Source:   September 1989 Heritage News Vol.1 No.1

In 1800, Dundas still slumbered in nameless obscurity. Simcoe's garrison town was still an unoccupied sixty acre reserve. Only a few widely scattered log cabins existed in the valley, most of them near the junction of the trails that led to Niagara, Ancaster, Waterloo, and York. This corner is today the Town Hall corner. There were only 45 people, none of whom ever dreamed that there might be a town here some day. Back in 1791, The Constitutional Act split the province of Quebec into Upper and Lower Canada, with a Governor General over both, and a Lieutenant Governor for each. For Upper Canada, Britain sent John Graves Simcoe, who had been Lieut. Colonel in command of the Queen's Rangers. He arrived at Kingston July 6, 1792 and three days later swore in his newly chosen executive council.
On July 16, 1792 Simcoe's proclamation provided that "Lake Geneva, to be called Burlington Bay, and a carrying place leading through the Mohawk Village to where it intersects the river La Tranche, or Thames", should be the dividing line between the counties of York and Lincoln. Simcoe knew of this carrying place through Dundas Valley, the secret portage that had in earlier days been known only to the Indians and a few fur traders. His father had studied a map of the territory and its rivers, and had conceived a scheme of building a canal to connect Coote's Paradise with the Grand River, The Thames River, and the Aux Sables River, thus making a water route connecting Lakes Ontario, Erie, St. Clair, and Huron. It is only ninety three miles from Lake Ontario to Lake Huron by this route, whereas it is four hundred miles between the same two spots when travelling via the Niagara portage. Simcoe's dividing line between York and Lincoln later became the route chosen for the Governor's Road.
This dividing line separated not only York and Lincoln counties, but it also divided Dundas. Therefore Dundas citizens living on the Ancaster side of the Governor's Road had to go to Niagara when serving on juries and quarter sessions, or when attending court; but those on the Flamborough side had to go to York. There came a demand for the establishment of a closer county town, but nearly a quarter century would pass before this would happen.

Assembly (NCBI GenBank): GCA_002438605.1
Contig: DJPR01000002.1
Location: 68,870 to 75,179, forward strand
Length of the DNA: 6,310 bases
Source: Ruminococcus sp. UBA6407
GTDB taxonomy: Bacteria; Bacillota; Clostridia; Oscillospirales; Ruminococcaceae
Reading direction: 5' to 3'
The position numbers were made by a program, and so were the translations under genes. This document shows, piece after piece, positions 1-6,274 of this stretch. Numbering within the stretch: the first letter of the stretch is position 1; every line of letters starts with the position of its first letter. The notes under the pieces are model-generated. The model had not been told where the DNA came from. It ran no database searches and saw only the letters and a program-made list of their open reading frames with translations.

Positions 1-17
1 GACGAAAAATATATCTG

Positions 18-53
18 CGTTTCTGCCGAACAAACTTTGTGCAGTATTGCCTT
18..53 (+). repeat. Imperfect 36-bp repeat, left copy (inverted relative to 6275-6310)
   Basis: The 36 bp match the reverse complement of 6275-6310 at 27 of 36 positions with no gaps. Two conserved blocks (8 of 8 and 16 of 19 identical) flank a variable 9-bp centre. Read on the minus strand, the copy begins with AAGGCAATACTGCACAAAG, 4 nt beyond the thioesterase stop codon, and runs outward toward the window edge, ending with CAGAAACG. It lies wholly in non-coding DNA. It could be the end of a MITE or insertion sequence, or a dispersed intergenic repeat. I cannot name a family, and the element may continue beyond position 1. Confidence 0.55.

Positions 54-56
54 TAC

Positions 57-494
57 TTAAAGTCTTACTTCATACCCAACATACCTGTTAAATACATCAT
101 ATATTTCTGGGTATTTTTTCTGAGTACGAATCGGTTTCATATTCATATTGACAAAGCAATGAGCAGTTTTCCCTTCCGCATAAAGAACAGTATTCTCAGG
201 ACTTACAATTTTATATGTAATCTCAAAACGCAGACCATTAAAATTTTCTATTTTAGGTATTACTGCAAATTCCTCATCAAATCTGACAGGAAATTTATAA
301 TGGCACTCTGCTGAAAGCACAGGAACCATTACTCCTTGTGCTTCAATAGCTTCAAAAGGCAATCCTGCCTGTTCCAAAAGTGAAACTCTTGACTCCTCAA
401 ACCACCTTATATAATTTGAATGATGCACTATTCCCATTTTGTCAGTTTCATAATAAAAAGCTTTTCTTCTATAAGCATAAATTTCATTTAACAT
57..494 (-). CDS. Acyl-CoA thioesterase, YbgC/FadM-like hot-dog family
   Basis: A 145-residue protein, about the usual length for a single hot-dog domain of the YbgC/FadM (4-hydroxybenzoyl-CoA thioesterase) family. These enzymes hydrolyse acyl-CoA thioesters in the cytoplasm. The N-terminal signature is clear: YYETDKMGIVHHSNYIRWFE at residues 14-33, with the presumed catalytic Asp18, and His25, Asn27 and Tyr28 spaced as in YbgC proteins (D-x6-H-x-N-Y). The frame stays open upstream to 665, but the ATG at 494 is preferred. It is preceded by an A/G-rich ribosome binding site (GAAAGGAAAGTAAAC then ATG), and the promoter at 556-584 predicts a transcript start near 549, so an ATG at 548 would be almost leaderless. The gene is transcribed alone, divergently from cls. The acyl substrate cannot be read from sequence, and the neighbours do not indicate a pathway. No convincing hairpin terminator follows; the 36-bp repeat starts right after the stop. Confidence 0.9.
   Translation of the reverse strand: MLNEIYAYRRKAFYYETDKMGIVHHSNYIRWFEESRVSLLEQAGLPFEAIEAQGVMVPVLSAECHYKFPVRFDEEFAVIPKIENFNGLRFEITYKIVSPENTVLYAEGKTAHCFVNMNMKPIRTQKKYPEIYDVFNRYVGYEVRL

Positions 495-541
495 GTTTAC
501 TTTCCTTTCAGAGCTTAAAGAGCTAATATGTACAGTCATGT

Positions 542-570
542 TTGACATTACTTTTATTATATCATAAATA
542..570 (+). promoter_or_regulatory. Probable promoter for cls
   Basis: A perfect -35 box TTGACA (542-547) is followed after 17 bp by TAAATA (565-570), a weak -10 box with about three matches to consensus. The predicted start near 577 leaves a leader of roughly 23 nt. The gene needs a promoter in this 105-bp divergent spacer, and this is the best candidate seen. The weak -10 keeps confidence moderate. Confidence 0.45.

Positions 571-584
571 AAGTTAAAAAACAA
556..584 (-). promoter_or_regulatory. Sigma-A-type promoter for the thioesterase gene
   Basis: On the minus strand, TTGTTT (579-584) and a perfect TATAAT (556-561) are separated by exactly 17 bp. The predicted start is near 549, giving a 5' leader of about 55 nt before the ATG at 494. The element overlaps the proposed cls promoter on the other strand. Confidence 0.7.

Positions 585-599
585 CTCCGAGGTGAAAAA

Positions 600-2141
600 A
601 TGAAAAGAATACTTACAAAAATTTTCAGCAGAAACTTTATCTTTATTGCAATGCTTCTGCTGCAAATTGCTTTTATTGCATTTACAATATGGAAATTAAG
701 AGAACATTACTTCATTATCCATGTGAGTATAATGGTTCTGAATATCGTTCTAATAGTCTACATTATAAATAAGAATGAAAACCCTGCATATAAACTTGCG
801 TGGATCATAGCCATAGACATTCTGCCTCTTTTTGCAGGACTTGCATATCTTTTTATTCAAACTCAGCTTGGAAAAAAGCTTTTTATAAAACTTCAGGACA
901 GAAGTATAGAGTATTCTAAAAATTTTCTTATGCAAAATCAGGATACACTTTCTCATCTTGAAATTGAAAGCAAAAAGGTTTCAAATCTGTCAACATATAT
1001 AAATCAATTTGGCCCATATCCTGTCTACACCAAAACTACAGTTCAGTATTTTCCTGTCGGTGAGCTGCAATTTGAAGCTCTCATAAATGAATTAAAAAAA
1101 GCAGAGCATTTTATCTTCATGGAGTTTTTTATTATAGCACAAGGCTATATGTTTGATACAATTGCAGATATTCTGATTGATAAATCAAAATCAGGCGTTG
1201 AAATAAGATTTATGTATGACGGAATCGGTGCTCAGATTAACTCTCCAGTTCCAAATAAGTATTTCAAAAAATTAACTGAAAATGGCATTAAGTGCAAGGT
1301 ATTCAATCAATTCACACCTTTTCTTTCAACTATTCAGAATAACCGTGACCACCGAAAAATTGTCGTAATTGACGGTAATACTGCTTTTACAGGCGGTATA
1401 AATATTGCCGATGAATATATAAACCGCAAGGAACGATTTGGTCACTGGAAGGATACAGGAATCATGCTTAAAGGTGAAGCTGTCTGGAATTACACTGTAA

Simcoe decided to make the planned canal a military road, to run from Coote's Paradise to the Thames River, with a garrison town at each end. On this road he could transport troops and supplies to Lake Erie via the Thames River, if, as he feared, United States should ever attack Canada and gain control of the water routes of the Great Lakes system. His road was used for this purpose in the war of 1812. Simcoe named this road Dundas Street, after his friend Henry Dundas, Secretary of State for Home Affairs. Simcoe's road was cleared by the Queen's Rangers Regiment in 1793, and the garrison towns were later laid out, and named Coote's Paradise, and Oxford (now Woodstock). Today, Dundasians call it the Governor's Road, but in Paris and Woodstock it is still called Dundas Street.
It was Governor Simcoe's garrison town of Coote's Paradise that was the beginning of the town of Dundas, and it was his military road, Dundas Street, that gave the town its name. Today, however, the village of Coote's Paradise exists only in the registry office.